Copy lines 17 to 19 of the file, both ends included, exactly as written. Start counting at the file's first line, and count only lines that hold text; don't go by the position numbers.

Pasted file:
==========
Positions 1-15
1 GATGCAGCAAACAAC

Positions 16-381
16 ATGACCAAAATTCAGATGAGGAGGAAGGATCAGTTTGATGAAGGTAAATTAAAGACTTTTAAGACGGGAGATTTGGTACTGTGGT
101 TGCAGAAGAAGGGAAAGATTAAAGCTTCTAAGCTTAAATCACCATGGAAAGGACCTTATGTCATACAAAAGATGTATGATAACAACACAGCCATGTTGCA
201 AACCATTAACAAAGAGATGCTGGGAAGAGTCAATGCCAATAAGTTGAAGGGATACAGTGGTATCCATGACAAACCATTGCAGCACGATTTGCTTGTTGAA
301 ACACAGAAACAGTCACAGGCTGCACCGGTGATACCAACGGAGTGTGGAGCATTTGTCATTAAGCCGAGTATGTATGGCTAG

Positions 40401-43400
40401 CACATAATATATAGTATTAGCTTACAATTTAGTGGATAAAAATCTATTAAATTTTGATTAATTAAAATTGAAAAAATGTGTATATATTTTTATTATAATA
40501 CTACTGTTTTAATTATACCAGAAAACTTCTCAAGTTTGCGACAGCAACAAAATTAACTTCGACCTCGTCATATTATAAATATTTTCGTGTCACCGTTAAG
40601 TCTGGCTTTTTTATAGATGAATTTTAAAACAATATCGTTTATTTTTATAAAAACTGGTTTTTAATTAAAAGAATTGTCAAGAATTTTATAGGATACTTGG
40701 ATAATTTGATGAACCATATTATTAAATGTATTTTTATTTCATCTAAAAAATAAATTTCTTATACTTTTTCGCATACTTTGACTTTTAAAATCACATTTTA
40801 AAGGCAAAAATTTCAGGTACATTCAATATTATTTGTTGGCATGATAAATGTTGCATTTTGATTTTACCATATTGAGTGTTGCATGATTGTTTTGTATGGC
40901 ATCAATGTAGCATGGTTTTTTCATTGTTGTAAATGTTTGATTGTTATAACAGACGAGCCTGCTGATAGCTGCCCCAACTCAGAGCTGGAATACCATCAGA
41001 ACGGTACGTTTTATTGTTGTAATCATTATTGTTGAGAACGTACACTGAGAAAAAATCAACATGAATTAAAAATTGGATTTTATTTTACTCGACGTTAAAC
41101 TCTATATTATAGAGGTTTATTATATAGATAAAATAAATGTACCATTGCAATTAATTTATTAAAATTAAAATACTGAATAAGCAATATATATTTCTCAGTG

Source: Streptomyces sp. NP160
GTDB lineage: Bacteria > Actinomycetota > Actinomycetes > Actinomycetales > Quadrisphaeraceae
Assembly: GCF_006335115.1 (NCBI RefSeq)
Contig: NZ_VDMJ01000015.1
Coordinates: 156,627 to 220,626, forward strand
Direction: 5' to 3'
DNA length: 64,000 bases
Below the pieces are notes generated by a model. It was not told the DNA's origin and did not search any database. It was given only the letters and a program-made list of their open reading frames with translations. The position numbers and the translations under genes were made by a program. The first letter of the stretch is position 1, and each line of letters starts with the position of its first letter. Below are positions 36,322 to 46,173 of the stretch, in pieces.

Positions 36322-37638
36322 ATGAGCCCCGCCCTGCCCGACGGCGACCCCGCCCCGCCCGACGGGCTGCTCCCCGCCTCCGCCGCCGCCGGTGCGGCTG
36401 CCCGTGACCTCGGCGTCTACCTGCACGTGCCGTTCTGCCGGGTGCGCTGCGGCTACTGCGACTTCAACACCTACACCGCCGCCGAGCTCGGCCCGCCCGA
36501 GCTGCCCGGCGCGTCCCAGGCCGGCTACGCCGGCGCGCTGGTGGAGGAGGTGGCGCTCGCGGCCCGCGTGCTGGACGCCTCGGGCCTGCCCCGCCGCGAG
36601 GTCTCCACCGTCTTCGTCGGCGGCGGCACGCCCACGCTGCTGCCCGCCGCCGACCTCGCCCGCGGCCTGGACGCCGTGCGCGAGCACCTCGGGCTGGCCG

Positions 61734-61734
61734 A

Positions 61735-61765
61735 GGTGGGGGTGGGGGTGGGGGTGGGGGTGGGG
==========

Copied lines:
Source: Streptomyces sp. NP160
GTDB lineage: Bacteria > Actinomycetota > Actinomycetes > Actinomycetales > Quadrisphaeraceae
Assembly: GCF_006335115.1 (NCBI RefSeq)